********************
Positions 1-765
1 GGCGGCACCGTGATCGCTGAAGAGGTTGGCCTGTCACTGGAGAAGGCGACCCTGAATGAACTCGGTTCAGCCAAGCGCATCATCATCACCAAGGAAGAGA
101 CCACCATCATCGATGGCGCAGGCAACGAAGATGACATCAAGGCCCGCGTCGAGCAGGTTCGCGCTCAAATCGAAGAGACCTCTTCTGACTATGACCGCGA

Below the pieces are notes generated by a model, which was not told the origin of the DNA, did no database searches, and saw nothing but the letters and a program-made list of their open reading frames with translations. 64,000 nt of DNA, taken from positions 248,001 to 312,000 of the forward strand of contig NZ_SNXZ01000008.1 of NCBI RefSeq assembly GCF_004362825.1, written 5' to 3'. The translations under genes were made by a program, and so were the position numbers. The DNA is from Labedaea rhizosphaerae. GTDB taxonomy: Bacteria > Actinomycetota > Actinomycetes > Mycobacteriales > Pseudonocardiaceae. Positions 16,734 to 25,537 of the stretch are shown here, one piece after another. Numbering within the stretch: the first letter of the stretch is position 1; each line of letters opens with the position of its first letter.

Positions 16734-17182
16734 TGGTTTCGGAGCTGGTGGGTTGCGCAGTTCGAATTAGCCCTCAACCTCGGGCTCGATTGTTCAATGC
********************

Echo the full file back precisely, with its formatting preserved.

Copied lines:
Positions 1-765
1 GGCGGCACCGTGATCGCTGAAGAGGTTGGCCTGTCACTGGAGAAGGCGACCCTGAATGAACTCGGTTCAGCCAAGCGCATCATCATCACCAAGGAAGAGA
101 CCACCATCATCGATGGCGCAGGCAACGAAGATGACATCAAGGCCCGCGTCGAGCAGGTTCGCGCTCAAATCGAAGAGACCTCTTCTGACTATGACCGCGA

Below the pieces are notes generated by a model, which was not told the origin of the DNA, did no database searches, and saw nothing but the letters and a program-made list of their open reading frames with translations. 64,000 nt of DNA, taken from positions 248,001 to 312,000 of the forward strand of contig NZ_SNXZ01000008.1 of NCBI RefSeq assembly GCF_004362825.1, written 5' to 3'. The translations under genes were made by a program, and so were the position numbers. The DNA is from Labedaea rhizosphaerae. GTDB taxonomy: Bacteria > Actinomycetota > Actinomycetes > Mycobacteriales > Pseudonocardiaceae. Positions 16,734 to 25,537 of the stretch are shown here, one piece after another. Numbering within the stretch: the first letter of the stretch is position 1; each line of letters opens with the position of its first letter.

Positions 16734-17182
16734 TGGTTTCGGAGCTGGTGGGTTGCGCAGTTCGAATTAGCCCTCAACCTCGGGCTCGATTGTTCAATGC